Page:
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I'm very overstocked.
The problem is largely due to cories. The school varies from between 30 to 50. I am fortunate to have a LFS that operates more or less a fish exchange, so I have been able to "sell" them there over the years. It's not easy for me to get there, though, and the school is breeding faster than I can re-home them. (I don't trade in juveniles, or heavily gravid females, so I have to catch them at just the right time.) If I could get the survival rate of the eggs/fry down, then I could keep up. I get four or five survivors per laying right now.
Particulars: 55 gallons, no live plants at the moment. 2 kissing gouramis, 2 skunk botias, 5 lemon and 5 neon tetras. 1 elderly rasbora. many snails. PH slightly above 7. Ammonia is zero, or undectable with the kit I have. 2 filters - Penguin 330 and Penguin 200.
My local fish guru was a bit surprised that the cories aren't eating their own eggs. His next suggestion was botias, but I have enough snails to keep them away from the baby fishes. He suggested that the cories are spiny even as fry, and most fish simply don't want to trouble with them. He suggested I ask the wider fish community.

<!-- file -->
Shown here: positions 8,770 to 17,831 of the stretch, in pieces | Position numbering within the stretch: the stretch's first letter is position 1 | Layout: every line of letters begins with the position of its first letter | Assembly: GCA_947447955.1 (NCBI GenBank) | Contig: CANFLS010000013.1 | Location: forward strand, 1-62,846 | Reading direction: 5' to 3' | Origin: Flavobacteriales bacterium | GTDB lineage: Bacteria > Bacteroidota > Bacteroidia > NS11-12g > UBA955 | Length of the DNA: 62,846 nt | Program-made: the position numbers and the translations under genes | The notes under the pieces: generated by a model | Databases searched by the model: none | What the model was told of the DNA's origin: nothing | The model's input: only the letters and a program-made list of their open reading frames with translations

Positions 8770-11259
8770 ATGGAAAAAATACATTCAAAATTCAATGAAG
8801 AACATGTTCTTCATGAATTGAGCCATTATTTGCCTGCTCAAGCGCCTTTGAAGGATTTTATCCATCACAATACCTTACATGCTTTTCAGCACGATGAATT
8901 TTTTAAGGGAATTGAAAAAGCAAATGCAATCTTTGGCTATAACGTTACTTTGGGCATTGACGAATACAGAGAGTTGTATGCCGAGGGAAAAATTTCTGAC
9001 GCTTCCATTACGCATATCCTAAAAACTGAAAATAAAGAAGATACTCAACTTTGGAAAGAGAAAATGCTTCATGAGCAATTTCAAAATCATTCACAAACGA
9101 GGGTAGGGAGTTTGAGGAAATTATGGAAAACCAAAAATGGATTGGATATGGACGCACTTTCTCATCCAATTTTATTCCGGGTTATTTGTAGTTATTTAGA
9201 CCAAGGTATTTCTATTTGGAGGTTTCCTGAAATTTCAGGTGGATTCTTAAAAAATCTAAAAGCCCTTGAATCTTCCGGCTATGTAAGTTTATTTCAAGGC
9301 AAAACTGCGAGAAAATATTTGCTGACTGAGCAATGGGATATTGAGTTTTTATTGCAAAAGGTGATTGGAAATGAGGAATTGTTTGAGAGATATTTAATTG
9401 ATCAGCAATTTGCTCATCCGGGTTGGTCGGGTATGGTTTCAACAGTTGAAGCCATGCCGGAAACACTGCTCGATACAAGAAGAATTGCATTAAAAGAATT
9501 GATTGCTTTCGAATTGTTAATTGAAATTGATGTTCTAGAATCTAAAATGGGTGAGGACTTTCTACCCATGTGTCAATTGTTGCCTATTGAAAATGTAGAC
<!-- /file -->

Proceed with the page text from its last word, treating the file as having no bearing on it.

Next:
|Posted 15-Apr-2010 20:46|
Small Fry with Ketchup
My suggestion is a grow out tank.
Yep, battle too many fish in one tank by getting another tank .
You'd be able to monitor the health of the babies a little better, and be able to grab them easier at just the right time for trading into your LFS. If your fish are breeding they're healthy and that's a good thing, I'd do nothing to discourage that.
Look for long or breeding tanks, they're usually the same gallonage as a standard 20, but longer allowing more surface area.
30 to 50 cories must be real amusing to see in one tank
|Posted 15-Apr-2010 21:55|
I'd also be surprised if the parents weren't necessarily eating their eggs, but I guess you have enough cover for the young to get away. A small catfish like a South American Bumblebee catfish might be what you want here to chomp up those extra young, although you may never see any fry again. You don't want a catfish that is too big or it'll take out your neons and rasbora.
I'm jealous, I've had no luck with corys.
The aquarist is one who must learn the ways of the biologist, the chemist, and the veterinarian.
|Posted 16-Apr-2010 03:06|
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